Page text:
SOLID design principles with Python OOP in 60 minutes
What you'll learn
- List the 5 principles and their specific features with the help of many compact code examples
- Identify what aspects of your code should be combined or separated by applying the Single Responsibility Principle
- Modify existing code with minimal changes by using the Open-Closed Principle
- Detect inheritance problems with the Liskov Substitution Principle
- Prevent dummy methods by using the Interface Segregation Principle
- Prevent dependency problems by applying the Dependency Inversion Principle
- Beginner or intermediate understanding of programming
- An understanding of the problems that are caused by growing, unstructured code
Congratulations, you are at the point where you get more and more programming experience. But are you also becoming good software engineer? Perhaps you have noticed that it is hard to maintain growing and changing code.
In this course you learn to structure your code with the help of the five S.O.L.I.D. principles. These principles allow you to maintain the quality of your code, despite of ever-changing requirements from the business.
Developers who especially benefit from this course, are:
Programmers who want to see compact code examples that show how SOLID design principles improve code
Python programmers who want to know how to apply SOLID in Python
Programmers who want to know the relationship between SOLID and OOP
Students that are interested in this course are creative programmers but changes in their code start to cause nightmares and steal expensive time. This way, new requirements are the source of a lot of stress.
But there is a solution! Many problems are quite common and other developers have already solved them for you. These solutions are defined in patterns and principles. In this course you learn the 5 S.O.L.I.D. principles that provide you with tried and tested ways to structure your code better.
What can you do after this course?
Recognize which parts of you code can be improved by applying the SOLID principles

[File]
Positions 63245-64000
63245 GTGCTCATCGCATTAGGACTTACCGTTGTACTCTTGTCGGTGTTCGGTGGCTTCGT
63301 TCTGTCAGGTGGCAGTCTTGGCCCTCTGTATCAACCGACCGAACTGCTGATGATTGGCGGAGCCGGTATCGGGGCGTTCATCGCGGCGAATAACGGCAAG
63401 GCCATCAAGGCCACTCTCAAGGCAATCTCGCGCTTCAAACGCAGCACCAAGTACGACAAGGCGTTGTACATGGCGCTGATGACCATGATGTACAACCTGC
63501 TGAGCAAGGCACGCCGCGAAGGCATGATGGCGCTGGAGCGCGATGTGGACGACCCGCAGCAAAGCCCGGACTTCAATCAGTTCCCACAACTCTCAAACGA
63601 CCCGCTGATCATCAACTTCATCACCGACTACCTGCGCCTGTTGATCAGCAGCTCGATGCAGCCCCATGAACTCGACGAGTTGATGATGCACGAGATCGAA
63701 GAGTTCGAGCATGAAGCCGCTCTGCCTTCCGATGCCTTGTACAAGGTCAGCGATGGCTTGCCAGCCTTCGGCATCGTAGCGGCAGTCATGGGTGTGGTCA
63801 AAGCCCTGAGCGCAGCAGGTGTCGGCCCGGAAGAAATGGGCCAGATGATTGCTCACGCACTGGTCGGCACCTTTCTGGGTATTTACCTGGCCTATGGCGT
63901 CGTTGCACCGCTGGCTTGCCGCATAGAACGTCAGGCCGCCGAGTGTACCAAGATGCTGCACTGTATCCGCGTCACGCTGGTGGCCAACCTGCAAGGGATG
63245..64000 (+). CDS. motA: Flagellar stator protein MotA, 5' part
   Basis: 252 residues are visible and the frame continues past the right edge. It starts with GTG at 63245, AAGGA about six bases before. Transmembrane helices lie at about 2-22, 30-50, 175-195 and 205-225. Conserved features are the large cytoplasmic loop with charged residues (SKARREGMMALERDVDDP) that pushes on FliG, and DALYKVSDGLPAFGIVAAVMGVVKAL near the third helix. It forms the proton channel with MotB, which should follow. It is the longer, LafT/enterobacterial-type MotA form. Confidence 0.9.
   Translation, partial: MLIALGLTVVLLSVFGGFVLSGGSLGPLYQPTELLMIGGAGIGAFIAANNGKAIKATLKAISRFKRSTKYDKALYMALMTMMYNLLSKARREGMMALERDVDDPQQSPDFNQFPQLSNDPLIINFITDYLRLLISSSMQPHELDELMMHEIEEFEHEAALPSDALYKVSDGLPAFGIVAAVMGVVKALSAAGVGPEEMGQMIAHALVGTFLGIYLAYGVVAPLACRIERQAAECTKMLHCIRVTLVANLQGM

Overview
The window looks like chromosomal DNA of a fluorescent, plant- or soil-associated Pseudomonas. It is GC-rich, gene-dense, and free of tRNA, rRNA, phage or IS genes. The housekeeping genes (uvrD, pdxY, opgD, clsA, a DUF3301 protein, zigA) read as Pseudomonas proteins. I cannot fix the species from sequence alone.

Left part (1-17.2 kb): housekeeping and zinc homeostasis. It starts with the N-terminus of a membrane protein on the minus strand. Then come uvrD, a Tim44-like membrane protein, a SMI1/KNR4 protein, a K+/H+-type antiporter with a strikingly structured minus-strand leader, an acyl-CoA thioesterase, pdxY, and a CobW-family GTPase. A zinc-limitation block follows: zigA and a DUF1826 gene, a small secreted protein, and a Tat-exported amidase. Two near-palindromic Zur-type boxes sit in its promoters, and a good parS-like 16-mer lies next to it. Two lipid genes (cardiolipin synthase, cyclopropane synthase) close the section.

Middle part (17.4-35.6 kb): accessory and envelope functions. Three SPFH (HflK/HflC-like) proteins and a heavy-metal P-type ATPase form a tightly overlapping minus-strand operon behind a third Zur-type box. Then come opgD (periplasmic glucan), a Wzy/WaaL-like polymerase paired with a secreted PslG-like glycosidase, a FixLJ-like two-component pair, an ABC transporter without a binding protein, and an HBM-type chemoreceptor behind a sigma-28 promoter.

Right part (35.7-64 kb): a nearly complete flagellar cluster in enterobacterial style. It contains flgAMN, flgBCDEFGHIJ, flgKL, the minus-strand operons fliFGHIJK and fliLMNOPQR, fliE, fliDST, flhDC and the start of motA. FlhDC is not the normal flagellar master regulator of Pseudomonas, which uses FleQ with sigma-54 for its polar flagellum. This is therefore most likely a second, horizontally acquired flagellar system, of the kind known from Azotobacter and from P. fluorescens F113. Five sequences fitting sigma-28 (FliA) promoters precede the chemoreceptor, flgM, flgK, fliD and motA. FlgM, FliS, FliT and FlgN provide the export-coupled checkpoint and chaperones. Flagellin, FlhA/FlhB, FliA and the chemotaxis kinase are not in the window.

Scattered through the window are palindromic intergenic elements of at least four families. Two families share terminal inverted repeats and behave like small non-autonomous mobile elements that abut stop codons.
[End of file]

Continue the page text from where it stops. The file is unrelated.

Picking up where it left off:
List the 5 SOLID principles and describe their purposes
Use the compact code examples from this course as blueprints to optimize your existing code
Single Responsibility Principle: Things should have only one reason to change.
Open-Closed Principle: Modify your code with minimal changes to other parts of the code.
Liskov Substitution Principle: Subclasses should not change the behavior of superclasses in unexpected ways.
Interface Segregation Principle: No client should be forced to depend on methods it does not use.
Dependency Inversion Principle: High level modules should not depend on low level modules.
1 hour video time. This course has no exercises.
This course is taught by Loek van den Ouweland, a senior software engineer with 25 years of professional experience. Loek is the creator of Wunderlist for windows, Microsoft To-do and Mahjong for Windows and loves to teach software engineering.
Students of this course tell me:
⭐️⭐️⭐️⭐️⭐️ “Wonderful course! Now it's finally crystal clear what S.O.L.I.D. principles are.”
⭐️⭐️⭐️⭐️⭐️ “Best course to learn about design principes.”
⭐️⭐️⭐️⭐️⭐️ “Provides a good overview of each principle, and the problems they solve, with examples on how to use them. The course overall provided good food for thought on how I can improve my code.”
Who this course is for:
- Programmers who want to see compact code examples that show how SOLID design principles can improve their code
- Python programmers who want to know how to apply SOLID in Python
- Programmers who want to know the relationship between SOLID and OOP
Loek van den Ouweland (Wunderlist, Microsoft Todo) is a born teacher. Right from the start of his career, he was told that a programmer helps his customers best when he shows what his products can do and how they are built.
He worked in many companies as programmer and trainer and enjoys to share the secrets of programming with others.
Loek has 25 years of experience training people with different backgrounds, all ages, working in branches ranging from medical systems to manufacturing and academics to aerospace.